Autumnal Leaves Quit

With the arrival of autumn, I decided to embark on a creative adventure that would encapsulate the spirit of the season. I picked Moda Fabrics Robin Picken Forest Frolic sponsored by Missouri Star Quilt Company (MSQC) to work for my autumnal or fall quilt project for the month of October. If you have never been on the MSQC website before, you’re missing out! They have so many fun tutorials and I vividly remember my early days of quilting watching Jenny on YouTube. Currently,  they’re offering my readers a 20% off order using this link, so if you like something you see there, make sure to use this link to get an instant 20% off in the cart. 

When I was planning for the fall quilt project, I knew it wasn’t going to be just about the fabric; it was also about conquering curved piecing. It has been a while since my last curve piecing project and one of my biggest one was the double wedding ring quilt HERE> , So it is about time again to sharpen up the skill, but oh boy it did not go as well as I thought it’d be! Let’s chat about that in this post.

Picking the Perfect Fall Fabrics

Imagine strolling through a forest, and you see those vivid hues of red, orange, and green leaves underfoot. Well, that’s what the fabrics I chose felt like – a perfect match for an autumn-themed quilt. The materials had that warm, inviting texture that got me all fired up to create something that echoed the essence of fall.

Isn’t just perfect? I just love the vibrant hues.

I started planning out the quilt in Electric Quilt 8, and I am so glad I did! This helped me so much in getting to where it is right now. Having the visual idea clearly printed out really helped laying out the patchwork units. 



Curved Piecing: A Wild Learning Curve

I started by cutting out my fabric pieces and here is where I went wrong!

So instead of printing the template straight out of EQ8, I decided to use the acrylic templates I already have in stash. Little that I know that in order for my pattern to work, I would need a bigger pie than the L shape background. The standard drunkard path templates were not going to work unless I cut it wisely. 

So, I had to trim off a lot in order for my pieces to form the leave shape. But I finally figure out that having the “L” piece cut to the exact size is not helping either as I find that it was so fiddly to sew the pie onto the L shape with such thin piece. So, I ended up make the “L shape slightly bigger anyway and trimming the units to size later. 

Piecing curves was definitely more challenging, but I took my time to pin meticulously and sew with a slow, steady hand. I discovered that it’s essential to use a slightly shorter stitch length, which helps maintain the shape of the curve. After some practice, I began to see improvement, and my confidence grew.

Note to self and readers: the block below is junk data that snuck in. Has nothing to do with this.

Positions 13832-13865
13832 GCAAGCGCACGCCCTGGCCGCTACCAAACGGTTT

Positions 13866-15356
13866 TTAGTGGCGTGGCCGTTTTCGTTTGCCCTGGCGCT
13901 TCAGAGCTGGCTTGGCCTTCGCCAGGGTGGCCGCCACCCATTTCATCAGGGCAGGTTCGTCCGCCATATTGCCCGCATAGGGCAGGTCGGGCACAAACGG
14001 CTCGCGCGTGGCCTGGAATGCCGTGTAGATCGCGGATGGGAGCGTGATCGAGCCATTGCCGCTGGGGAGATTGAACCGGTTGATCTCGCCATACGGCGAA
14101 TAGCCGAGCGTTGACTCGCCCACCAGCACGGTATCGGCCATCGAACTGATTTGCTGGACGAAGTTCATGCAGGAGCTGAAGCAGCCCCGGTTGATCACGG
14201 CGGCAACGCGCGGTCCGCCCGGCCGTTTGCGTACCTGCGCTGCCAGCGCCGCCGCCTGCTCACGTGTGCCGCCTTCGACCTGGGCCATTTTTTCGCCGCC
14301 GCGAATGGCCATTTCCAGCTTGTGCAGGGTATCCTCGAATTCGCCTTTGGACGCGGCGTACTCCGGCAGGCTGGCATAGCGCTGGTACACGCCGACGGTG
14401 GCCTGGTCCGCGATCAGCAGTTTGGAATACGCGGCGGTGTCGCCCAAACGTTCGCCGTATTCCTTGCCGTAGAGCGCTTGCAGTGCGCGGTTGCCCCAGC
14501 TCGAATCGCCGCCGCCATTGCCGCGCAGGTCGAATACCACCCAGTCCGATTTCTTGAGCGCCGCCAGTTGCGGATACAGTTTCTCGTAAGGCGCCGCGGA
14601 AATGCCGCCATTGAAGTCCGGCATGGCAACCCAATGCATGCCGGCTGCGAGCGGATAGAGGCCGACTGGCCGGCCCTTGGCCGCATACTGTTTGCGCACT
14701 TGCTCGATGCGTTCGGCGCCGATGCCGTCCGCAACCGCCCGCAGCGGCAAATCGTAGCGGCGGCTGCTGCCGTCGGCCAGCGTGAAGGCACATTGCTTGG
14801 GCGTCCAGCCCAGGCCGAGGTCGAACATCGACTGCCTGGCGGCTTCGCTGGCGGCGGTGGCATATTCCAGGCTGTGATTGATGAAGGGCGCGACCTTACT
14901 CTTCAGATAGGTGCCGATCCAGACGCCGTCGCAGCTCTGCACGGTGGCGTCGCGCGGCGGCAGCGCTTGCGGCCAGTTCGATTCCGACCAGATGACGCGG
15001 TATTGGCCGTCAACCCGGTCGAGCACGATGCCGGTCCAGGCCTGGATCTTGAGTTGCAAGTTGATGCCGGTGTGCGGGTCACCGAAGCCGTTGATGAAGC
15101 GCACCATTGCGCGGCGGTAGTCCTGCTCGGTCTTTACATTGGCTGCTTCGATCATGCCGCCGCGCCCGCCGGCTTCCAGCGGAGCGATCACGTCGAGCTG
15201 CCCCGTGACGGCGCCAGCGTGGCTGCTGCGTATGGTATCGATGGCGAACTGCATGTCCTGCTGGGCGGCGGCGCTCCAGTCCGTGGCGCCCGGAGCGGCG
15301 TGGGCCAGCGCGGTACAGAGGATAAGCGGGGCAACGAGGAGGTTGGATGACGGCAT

Current Progress of My Fall Quilt

Now, after lots of practice, a few mishaps, and some enthusiastic exclamations of “I got it!” (and the occasional “I messed it up again”), my autumn quilt is finally taking shape. The falling leaves design, with its whimsical curves and the forest of vibrant fabrics, truly captures the beauty of the season.

I love how it looks like on the design wall. I decided to make the quilt by piecing them into blocks of 8 patches or block of 12″ finished size. Some were various shape as the background piece are larger in the area of the falling leaves. 

This journey was indeed a learning curve, filled with laughter, frustration, and those “Eureka!” moments when it all clicked. While getting the size right was quite the challenge, it was a gratifying experience. The satisfaction of pushing my creative boundaries and mastering new techniques has been an adventure in itself.


Embracing the autumn vibes with the Forest Frolic collection and mastering the art of sewing curved units while perfecting the size was a wild and fun journey. It’s a reminder that creativity thrives when we step out of our comfort zones and tackle new challenges.As I continue to sew more curvy units, I look forward to more thrilling twists and turns in my creative endeavors. So whether you’re a seasoned quilter or just starting out, take a leap, embrace the unexpected, and enjoy the wild ride of quilting. You’ll be surprised at the laughter and joy that awaits you!

Shop for fabrics – 20% off link

and don’t forget, if you’re looking for fun fabrics, use this link for a 20% off by shopping at MSQC! Happy Shopping!


  1. Cynthia Gottlieb Reply

    Was this a Missouri Star Quilt pattern? Adorable. Thanks for your tips!

    • littlemushroomcap@gmail.com Reply

      It was my own design, I am figuring it out as I go.. hence the mistake with the size of the “pie” in the curved units.

      • Do you have a tutorial for this quilt? You said that the drunken path one was incorrect, would love to know the size you used please.

        Cheers Gay.

  2. Thank you for this post. I have another of Robin’s pattern sitting on my shelf and have been scared to break break it out. I’ve learned alot from you and will break it out soon. Thanks again.

  3. This is really a pretty fall quilt. I think there is less fabric waste if the block uses both parts of the curve. There must be some way to use the dark brown pie in the bottom of the quilt. Or are you saving it for another quilt?

  4. Angele Robichaud Reply

    My heart goes out to all the civilians caught in this Middle East conflict. Thoughts and prayers go out to all affected

  5. It’s a lovely quilt top. Well done for persevering with the curved piecing – it’s a really useful patchwork skill.

  6. Pingback: Autumn Fall Leaves Quilt Block Tutorial – The Little Mushroom Cap: A Quilting Blog

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